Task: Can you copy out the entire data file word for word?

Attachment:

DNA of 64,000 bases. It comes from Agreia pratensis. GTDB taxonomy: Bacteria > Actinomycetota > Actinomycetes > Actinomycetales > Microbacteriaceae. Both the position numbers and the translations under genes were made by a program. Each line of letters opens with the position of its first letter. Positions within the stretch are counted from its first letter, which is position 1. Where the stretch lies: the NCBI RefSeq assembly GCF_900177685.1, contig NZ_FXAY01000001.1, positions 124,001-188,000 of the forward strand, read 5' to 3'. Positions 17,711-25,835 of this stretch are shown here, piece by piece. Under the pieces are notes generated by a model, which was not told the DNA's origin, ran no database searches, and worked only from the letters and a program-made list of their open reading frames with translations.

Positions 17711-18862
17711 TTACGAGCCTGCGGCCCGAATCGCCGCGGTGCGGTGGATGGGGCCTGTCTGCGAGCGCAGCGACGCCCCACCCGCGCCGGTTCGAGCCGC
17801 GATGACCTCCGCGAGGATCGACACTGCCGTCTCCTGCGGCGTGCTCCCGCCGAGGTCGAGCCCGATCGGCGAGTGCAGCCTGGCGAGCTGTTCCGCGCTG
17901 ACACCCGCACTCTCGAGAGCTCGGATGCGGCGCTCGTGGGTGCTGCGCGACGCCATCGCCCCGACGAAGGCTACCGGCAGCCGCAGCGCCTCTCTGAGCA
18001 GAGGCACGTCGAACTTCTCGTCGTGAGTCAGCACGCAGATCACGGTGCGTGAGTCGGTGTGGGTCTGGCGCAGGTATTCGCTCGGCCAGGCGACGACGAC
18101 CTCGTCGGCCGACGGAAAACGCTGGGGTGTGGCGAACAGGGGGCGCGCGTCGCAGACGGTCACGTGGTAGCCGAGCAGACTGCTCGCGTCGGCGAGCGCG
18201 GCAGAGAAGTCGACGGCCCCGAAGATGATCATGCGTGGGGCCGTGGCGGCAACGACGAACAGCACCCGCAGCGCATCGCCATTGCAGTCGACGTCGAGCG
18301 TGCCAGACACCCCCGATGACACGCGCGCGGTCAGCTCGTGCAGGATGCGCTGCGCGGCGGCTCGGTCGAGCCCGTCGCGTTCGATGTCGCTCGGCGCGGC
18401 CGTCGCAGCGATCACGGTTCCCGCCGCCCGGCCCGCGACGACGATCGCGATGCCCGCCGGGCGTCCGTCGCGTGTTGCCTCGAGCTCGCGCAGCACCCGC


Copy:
DNA of 64,000 bases. It comes from Agreia pratensis. GTDB taxonomy: Bacteria > Actinomycetota > Actinomycetes > Actinomycetales > Microbacteriaceae. Both the position numbers and the translations under genes were made by a program. Each line of letters opens with the position of its first letter. Positions within the stretch are counted from its first letter, which is position 1. Where the stretch lies: the NCBI RefSeq assembly GCF_900177685.1, contig NZ_FXAY01000001.1, positions 124,001-188,000 of the forward strand, read 5' to 3'. Positions 17,711-25,835 of this stretch are shown here, piece by piece. Under the pieces are notes generated by a model, which was not told the DNA's origin, ran no database searches, and worked only from the letters and a program-made list of their open reading frames with translations.

Positions 17711-18862
17711 TTACGAGCCTGCGGCCCGAATCGCCGCGGTGCGGTGGATGGGGCCTGTCTGCGAGCGCAGCGACGCCCCACCCGCGCCGGTTCGAGCCGC
17801 GATGACCTCCGCGAGGATCGACACTGCCGTCTCCTGCGGCGTGCTCCCGCCGAGGTCGAGCCCGATCGGCGAGTGCAGCCTGGCGAGCTGTTCCGCGCTG
17901 ACACCCGCACTCTCGAGAGCTCGGATGCGGCGCTCGTGGGTGCTGCGCGACGCCATCGCCCCGACGAAGGCTACCGGCAGCCGCAGCGCCTCTCTGAGCA
18001 GAGGCACGTCGAACTTCTCGTCGTGAGTCAGCACGCAGATCACGGTGCGTGAGTCGGTGTGGGTCTGGCGCAGGTATTCGCTCGGCCAGGCGACGACGAC
18101 CTCGTCGGCCGACGGAAAACGCTGGGGTGTGGCGAACAGGGGGCGCGCGTCGCAGACGGTCACGTGGTAGCCGAGCAGACTGCTCGCGTCGGCGAGCGCG
18201 GCAGAGAAGTCGACGGCCCCGAAGATGATCATGCGTGGGGCCGTGGCGGCAACGACGAACAGCACCCGCAGCGCATCGCCATTGCAGTCGACGTCGAGCG
18301 TGCCAGACACCCCCGATGACACGCGCGCGGTCAGCTCGTGCAGGATGCGCTGCGCGGCGGCTCGGTCGAGCCCGTCGCGTTCGATGTCGCTCGGCGCGGC
18401 CGTCGCAGCGATCACGGTTCCCGCCGCCCGGCCCGCGACGACGATCGCGATGCCCGCCGGGCGTCCGTCGCGTGTTGCCTCGAGCTCGCGCAGCACCCGC